Research Hub

Published Paper!

After 2 years in the making, InciSioN UK is proud to announce that our "Global Health Education in UK Medical Schools (GHEMS)" study is now published on BMC MedEd Journal. This is the first ever mapping of global health curricula done across a country,

Update 29/30/2020

2020 Projects

SOCRiTES Research Project








The SOCRiTES team consists of the steering committee and over 30 local leads at UK medical schools. Data collection is expected to begin in December 2020 and end in February 2021. If you are a final year medical student, keep an eye out for our survey, which will provide an opportunity to get your opinion on this important topic heard!

We hope that our findings will inform the provision of diverse skin of colour representation in undergraduate dermatology teaching in a way that is sensitive and provides practical benefit to students, and additionally demonstrate the utility of collaboratively-acquired, student-generated data in guiding the timely future development of medical curricula.



SURGE Research Project

In 2020, InciSioN UK are launching SURGE, our national multi-centre research project, as well as a number of smaller-scale committee-led projects, all alongside senior researchers in global surgery. There will be plenty of opportunity for collaboration so make sure to stay tuned by watching this space.

SURGE (Study of Undergraduate Respondents on Global Surgery Education)


With over five billion people lacking access to surgical care worldwide, it became evident how important is surgical care within the global health paradigm. Although interest in global surgery is increasing among surgeons in the UK and globally, its long-term success is dependant on medical students' engagement and understating of global surgery and it is implications at an early stage. This is something we want to assess.

SURGE is currently underway. Stay tuned for updates and opportunities to get involved.

In October 2020, we began recruiting local collaborators for a new InciSioN UK study of medical education. SOCRiTES - “Skin of Colour Representation in Teaching and Assessment of Students” - aims to understand how skin of colour representation in undergraduate dermatology teaching influences medical students’ clinical experiences. It is a national, mixed-methods study involving surveys of students and medical school faculty, as well as a series of student focus groups.


Past and Ongoing Projects


There have been repeated calls for more robust global health education within medical training programmes from local and international legislative voices. In 2012, the Global Health Learning Outcomes Working Group (GHLOWG) published in Lancet, a comprehensive list of global health learning outcomes that all UK medical students are expected to achieve by graduation. As the next step to this 2012 Lancet publication, the Global Health Education in Medical Schools Study (GHEMS), conducted in 2019 through national effort, aimed to audit the uptake of these recommendations into UK medical curricula. The GHEMS study was coordinated by students, for students and serves as the first, national assessment of global health education in UK medical schools. The study is currently in press.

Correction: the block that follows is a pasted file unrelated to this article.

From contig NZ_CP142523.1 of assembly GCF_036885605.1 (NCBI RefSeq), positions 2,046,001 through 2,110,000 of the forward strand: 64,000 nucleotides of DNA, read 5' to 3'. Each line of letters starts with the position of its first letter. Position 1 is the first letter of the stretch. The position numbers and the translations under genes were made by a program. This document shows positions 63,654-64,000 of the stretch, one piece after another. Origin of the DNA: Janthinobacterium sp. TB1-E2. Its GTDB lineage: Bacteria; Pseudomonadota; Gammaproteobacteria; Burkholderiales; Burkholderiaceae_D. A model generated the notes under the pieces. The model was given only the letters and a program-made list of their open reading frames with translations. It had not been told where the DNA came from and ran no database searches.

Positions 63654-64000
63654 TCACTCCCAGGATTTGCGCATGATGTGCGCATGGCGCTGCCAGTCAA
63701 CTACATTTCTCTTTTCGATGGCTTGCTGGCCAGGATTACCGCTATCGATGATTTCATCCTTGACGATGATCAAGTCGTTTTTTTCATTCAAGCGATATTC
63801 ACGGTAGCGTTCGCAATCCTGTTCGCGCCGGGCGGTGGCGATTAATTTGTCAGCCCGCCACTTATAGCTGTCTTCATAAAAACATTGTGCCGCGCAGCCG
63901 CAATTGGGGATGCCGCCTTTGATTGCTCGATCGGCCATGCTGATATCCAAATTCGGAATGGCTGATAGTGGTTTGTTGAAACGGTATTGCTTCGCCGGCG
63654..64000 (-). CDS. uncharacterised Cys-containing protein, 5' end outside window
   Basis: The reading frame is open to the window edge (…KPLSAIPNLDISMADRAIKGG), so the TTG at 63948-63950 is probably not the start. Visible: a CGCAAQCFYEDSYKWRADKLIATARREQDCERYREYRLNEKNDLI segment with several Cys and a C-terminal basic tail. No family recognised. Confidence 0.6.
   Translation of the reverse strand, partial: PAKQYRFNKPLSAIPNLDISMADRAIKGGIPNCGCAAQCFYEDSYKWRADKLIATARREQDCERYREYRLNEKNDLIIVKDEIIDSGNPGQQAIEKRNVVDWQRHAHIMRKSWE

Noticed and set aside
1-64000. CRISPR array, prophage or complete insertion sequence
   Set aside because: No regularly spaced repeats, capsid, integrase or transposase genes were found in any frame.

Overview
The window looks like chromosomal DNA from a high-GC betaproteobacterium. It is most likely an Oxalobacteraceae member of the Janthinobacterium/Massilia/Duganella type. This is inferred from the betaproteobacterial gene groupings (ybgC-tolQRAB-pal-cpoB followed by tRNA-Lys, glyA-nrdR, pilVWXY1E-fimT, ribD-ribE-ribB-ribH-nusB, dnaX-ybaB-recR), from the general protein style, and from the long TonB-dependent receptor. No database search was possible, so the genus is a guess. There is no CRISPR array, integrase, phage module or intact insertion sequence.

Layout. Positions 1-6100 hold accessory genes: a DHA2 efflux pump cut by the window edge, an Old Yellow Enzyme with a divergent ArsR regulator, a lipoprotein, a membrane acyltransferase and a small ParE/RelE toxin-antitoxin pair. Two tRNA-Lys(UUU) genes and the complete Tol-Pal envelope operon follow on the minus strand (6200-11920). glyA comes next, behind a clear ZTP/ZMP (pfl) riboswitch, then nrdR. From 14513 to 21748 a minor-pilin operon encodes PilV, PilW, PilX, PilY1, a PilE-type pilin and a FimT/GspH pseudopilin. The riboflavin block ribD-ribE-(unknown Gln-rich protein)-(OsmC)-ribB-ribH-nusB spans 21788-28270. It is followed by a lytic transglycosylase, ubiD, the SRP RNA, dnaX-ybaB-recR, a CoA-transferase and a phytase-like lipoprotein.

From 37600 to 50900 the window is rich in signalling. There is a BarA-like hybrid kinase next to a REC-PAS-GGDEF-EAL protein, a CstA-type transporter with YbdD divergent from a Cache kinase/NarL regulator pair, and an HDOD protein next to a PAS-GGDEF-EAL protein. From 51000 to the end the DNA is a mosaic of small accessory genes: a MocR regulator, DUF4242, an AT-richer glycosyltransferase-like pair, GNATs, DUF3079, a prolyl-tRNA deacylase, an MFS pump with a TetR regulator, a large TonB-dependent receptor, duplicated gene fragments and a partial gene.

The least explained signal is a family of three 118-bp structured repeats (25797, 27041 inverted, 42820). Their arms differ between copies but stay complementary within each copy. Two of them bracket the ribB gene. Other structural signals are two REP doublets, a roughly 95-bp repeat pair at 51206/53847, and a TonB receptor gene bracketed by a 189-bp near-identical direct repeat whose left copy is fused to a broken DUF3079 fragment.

In collaboration with the Lifebox Foundation and Ariadne Labs

2019 marked the ten-year anniversary of the Surgical Safety Checklist, increasingly implemented in operating rooms around the world. Through this international, collaborative research project, InciSioN, Lifebox, and Ariadne Labs evaluate the dissemination, exposure, and use of the Checklist among students and residents in countries around the world with an emphasis on low- and middle-income countries.


In collaboration with the Rutgers University Program in Global Surgery


In 2015, the Lancet Commission in Global Surgery introduced six indicators to evaluate and monitor health systems with a focus on surgical care. In this study, InciSioN, together with its United States' National Working Group (Global Surgery Student Alliance, GSSA), collaborates with Rutgers University to evaluate the knowledge and perceptions of the indicators among students and trainees around the world, and assess their interest in pursuing global surgery work.


In collaboration with the World Bank and the World Health Organization

To assess longitudinal changes in the six surgical indicators proposed by the Lancet Commission on Global Surgery, in 2016, a second data collection on these indicators pertaining to surgery for each country worldwide was performed. Under the supervision of Mr. Andy Leather and Dr. Justine Davies at King’s College London, and in collaboration with Dr. John Meara at Harvard University, and the WHO GIEESC (Global Initiative on Emergency and Essential Surgical Care), between July 2016 and January 2017, selected members of the International Student Surgical Network (InciSioN) took a mixed methods approach to collect this data, which have been updated in the World Bank database on July, 1st 2017.

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